According to the 2020 Stack Overflow inventor Survey, Rust is used by roughly 5% of clients and is the most preferred programming language, with 86% of Rust clients (among the users) willing to continue programming in Rust. There can be a bit of been bias here because Rust is a new language with a small inventor base, so the developers who use it are very likely to be curious – programming in Rust in their leisure time instead of a professional context. They could also work on reasonably new code – without the whole technical debt accumulated by older code that could induce further frustration in general.

But an intriguing insight is that Rust has held this “most preferred” language title for numerous years in Stack Overflow’s survey. And the satisfaction has moved from 83% to 86% in a year, while the inventor base grew from 3% to 5% of respondents. So it’s entirely possible that the improvements of Rust – in particular, the async/await feature – have brought in more satisfaction!

A truly cross-site language

The first aspect that enables Rust a programming language of choice for many use cases is that it works on numerous sites. The list of supported locations is just massive!

An essential part of keeping in mind is that Rust is a set of compiled languages; the compiler has to output a different binary for each site. The produced binaries even have to take the target CPU and the present libraries in the target OS. And we still find it unique that all of these sites are supported by a single compiler.

Given this long list of sites, we will categorize them in a (non-exhaustive!) list to summarize the use cases.

Desktop systems

The three popularly known systems for desktops (including laptops and servers) are in type 1 of supported sites. If you possess Windows, Linux, or OSX system released in the recent ten years, Rust is “sure to work” on it with exhaustive automated testing.

Aside from these fully supported systems, you will find more systems present in tier 2 and tier 3. For illustration, you can also write Rust programs for Windows XP (tier 3). Beyond these tiers, someone even managed to compute a Rust program for Windows 98.

Mobile applications

Although the Rust compiler does not ship on mobile, you can cross-compile Rust code in iOS and Android applications. The integration model is suitable for developing a native library written in Rust than in C/C++ and invoking it from the primary Android/iOS application.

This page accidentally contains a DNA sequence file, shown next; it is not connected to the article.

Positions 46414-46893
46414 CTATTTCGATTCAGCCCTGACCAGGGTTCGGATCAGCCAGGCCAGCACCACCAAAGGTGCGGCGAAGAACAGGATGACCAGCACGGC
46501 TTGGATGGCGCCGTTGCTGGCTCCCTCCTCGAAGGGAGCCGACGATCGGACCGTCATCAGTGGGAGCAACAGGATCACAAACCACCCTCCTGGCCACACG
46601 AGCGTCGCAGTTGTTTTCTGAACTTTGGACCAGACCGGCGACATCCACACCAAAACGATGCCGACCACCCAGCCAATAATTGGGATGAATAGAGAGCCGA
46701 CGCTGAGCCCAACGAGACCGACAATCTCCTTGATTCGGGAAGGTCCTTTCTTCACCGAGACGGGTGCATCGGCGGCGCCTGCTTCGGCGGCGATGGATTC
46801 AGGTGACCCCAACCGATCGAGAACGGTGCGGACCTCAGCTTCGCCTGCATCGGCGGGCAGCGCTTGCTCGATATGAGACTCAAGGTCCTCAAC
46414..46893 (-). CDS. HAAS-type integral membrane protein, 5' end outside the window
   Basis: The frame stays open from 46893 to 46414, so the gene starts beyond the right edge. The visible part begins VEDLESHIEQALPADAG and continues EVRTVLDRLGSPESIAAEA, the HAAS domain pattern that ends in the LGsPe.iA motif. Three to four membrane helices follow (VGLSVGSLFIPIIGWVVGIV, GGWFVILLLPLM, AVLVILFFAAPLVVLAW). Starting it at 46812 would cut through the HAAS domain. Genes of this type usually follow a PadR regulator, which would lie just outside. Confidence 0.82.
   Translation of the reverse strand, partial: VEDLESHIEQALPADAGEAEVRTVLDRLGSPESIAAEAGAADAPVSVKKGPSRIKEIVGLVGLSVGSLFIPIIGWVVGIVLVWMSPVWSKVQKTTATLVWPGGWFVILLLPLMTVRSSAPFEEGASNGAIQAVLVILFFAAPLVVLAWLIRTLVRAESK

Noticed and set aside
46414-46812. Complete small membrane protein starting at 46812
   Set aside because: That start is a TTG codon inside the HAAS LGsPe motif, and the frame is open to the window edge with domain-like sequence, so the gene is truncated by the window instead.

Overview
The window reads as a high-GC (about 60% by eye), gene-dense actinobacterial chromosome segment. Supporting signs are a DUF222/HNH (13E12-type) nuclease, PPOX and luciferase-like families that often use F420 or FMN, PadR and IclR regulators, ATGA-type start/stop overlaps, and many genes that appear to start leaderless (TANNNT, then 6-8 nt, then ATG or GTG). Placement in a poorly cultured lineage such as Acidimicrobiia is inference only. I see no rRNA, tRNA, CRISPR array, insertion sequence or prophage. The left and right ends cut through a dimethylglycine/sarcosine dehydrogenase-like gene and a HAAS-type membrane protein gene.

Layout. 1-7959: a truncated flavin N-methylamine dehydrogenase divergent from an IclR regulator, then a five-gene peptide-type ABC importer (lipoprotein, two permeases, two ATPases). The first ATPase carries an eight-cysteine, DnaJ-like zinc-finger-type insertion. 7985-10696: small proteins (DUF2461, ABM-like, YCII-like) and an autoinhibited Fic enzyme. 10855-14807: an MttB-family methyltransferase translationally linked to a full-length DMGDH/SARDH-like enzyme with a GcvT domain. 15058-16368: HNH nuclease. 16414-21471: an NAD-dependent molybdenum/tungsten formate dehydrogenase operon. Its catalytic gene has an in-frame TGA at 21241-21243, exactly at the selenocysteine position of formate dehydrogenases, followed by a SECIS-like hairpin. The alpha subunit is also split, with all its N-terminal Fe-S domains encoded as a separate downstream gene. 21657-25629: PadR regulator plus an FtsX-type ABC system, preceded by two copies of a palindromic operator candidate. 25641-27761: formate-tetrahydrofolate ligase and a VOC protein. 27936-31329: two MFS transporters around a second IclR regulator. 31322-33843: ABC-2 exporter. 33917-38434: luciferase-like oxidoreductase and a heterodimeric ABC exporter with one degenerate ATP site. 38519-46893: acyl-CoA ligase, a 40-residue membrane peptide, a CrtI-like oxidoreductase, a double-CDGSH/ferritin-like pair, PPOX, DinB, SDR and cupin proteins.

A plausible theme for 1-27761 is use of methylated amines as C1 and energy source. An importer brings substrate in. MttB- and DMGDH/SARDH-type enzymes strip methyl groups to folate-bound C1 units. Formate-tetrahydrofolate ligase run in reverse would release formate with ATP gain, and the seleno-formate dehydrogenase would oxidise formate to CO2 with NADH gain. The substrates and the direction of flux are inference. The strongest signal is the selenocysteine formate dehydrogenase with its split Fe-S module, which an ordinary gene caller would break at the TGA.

· You can get started with this tutorial on Android and use the JNI crate to relate with Java from Rust code.

· There is a similar tutorial on iOS (note that it hasn’t been tested).

Web front-end with Web Assembly

Web Assembly, also known as Wasm, is an improving alternative to JavaScript, especially on the web front-end, as all the significant browsers assist it. Wasm explains a simple stack-based virtual machine, which browsers can run practically more efficiently than JavaScript due to bypassing all the scripting and text-based language that add advances to JavaScript. And most significantly, it enables one to build programs in languages like C++ or Rust and then compute them down to Wasm. With writing a Rust program targeting Wasm, your web front-end can also benefit from Rust’s rich library ecosystem. Although I don’t know the details yet, you can get an online book to start Web Assembly in Rust.

Embedded systems

On the contrary, the software spectrum is embedded systems. They constitute the lowest software platform related to hardware components, including operating system kernels, firmware, or boot loaders. There are various resources to get started with Rust in embedded systems.

· The Rust embedded working group coordinates several efforts.

· Real-Time For the vast (documentation), develop a simple “bare metal” app on an embedded system.

· Tock (source code), and embedded management system which enables to run of various mutually unreliable applications.

An intriguing part of Rust is that even if a rich standard library is present in the language, it is still not supported by all target sites, and specifically not on embedded sites. Nevertheless, one can compute Rust code in no stud mode, where only a few similar libraries are available. With no std, you can easily do some “basic” operations like performing arithmetic, manipulating memory, and controlling flow. You can also use particular CPU instructions inline assembly. The “basic” operations are usually enough to start programming on an embedded system! However, no std means that you do not get access to managements that need a supporting OS, like reading/writing files or even printing to the terminal output, for there is no supporting OS at the “bare metal” level of software.

However, the no std mode enables Rust to be used on embedded systems. It is compared to languages like Python or Java, for which you need to ship a virtual machine and runtime on a site before you can manage programs on it. For illustration, concepts like Java. Os file does not exist with no supporting OS to offer a file system.